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Special Test

Elson Test for Central Slip Injury

The Elson test is a hand special test used to evaluate the integrity of the Central Slip (Extensor Hood Rupture) of the hand.

See Also: Extensor Tendon Injury of the Hand

How it’s Performed?

  • The patient flexes the finger to 90 degrees at the proximal interphalangeal joint (PIP) joint over the edge of the table.
  • The patient is then asked to extend the PIP joint while the clinician palpates the middle phalanx.
Elson Test
A: from a 90 degree flexed position over the edge of a table, the patient tries to extend the proximal interphalangeal joint of the involved finger against resistance. B:  The absence of extension force at the proximal joint and fixed extension at the distal joint are immediate signs of complete rupture of the central slip.

What does a positive Elson Test mean?

  • The absence of extension force at the PIP joint, and fixed extension at the distal joint, indicates complete rupture of the central slip (Positive Elson Test).
  • If the PIP joint is tight in extension and distal interphalangeal joint (DIP) is supple, then the Elson test is negative.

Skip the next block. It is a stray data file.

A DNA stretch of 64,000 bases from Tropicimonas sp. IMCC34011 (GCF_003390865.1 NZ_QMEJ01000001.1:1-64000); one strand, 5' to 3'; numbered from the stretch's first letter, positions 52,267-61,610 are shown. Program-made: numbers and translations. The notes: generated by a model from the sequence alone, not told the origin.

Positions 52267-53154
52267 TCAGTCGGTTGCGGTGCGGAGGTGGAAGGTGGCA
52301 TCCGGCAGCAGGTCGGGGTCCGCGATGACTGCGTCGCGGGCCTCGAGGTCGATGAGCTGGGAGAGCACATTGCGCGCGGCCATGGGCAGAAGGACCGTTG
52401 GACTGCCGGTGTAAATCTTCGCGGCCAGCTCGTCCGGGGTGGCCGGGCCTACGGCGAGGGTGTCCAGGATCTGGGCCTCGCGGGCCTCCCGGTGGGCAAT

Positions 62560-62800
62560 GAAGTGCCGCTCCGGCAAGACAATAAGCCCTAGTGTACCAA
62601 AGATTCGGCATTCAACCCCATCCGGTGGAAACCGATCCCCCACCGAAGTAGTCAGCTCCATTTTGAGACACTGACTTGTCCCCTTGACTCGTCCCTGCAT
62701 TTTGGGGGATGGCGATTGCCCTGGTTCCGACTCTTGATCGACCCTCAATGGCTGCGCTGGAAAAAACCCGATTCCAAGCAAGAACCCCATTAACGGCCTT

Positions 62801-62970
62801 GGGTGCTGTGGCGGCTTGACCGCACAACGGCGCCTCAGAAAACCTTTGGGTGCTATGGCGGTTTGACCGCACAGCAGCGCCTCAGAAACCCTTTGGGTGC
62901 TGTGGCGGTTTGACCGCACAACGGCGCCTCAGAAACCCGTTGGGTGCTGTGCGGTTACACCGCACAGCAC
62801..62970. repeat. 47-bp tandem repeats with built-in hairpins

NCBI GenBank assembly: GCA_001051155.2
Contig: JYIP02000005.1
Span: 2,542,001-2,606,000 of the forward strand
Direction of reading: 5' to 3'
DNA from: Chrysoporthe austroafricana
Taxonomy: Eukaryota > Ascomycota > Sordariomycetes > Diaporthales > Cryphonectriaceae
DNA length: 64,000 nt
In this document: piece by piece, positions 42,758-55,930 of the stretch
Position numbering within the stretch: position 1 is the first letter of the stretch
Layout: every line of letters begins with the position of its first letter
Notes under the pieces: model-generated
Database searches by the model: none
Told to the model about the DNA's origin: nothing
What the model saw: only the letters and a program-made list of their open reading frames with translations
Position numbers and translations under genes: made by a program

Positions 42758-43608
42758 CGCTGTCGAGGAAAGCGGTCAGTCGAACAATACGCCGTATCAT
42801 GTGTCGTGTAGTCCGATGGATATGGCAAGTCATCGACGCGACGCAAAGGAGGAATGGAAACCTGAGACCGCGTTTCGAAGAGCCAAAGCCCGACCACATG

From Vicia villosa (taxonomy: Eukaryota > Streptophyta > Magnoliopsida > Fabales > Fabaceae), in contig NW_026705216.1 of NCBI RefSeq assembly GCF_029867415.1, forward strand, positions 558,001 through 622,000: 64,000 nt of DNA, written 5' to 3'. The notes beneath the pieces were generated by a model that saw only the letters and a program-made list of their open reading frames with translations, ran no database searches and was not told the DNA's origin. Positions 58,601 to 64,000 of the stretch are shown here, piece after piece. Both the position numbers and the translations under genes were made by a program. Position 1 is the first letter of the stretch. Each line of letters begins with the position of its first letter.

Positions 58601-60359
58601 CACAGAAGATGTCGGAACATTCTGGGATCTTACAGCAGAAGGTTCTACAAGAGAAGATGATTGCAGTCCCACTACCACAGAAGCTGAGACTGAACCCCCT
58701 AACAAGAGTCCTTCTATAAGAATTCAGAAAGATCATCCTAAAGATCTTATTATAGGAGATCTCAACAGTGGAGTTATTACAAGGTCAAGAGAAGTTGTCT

No diagnostic accuracy studies have been performed to determine the sensitivity and the specificity of this clinical test.

Central Slip Injury

Damage to the central slip insertion requires extra effort to extend the joint, causing hyperextension at the DIP joint. The failure of the lateral bands to be connected to the central slip allows these bands to drift forward. Eventually they pass the axis of rotation of the PIP joint, and instead of extending this joint, they act as flexors while still hyperextending the distal joint.

Such destruction also results in the loss of the influence of the interosseous muscles, ED longus, and lumbrical muscles on the PIP joints. Simultaneous with the loss of this muscle influence, the lateral bands of the extensor mechanism slide anteriorly. The realignment of the extensor mechanism, coupled with the loss of certain muscle influence, produces a deformity of extension of the MCP and DIP joints and flexion of the PIP joint. This is the classic boutonnière deformity.

Central Slip anatomy
Central Slip Anatomy
boutonnière deformity
Boutonnière Deformity

Reference

  • Elson RA: Rupture of the central slip of the extensor hood of the finger: a test for early diagnosis. J Bone Joint Surg Br. 1986;68:229–231. PMID: 3958008
  • Louis Christopher Grandizio and Joel Christian Klena:Sagittal band, boutonniere, and pulley injuries in the athlete. Curr Rev Musculoskelet Med. 2017 Mar; 10(1): 17–22. PMID: 28101826
  • Dutton’s Orthopaedic Examination, Evaluation, And Intervention 3rd Edition.
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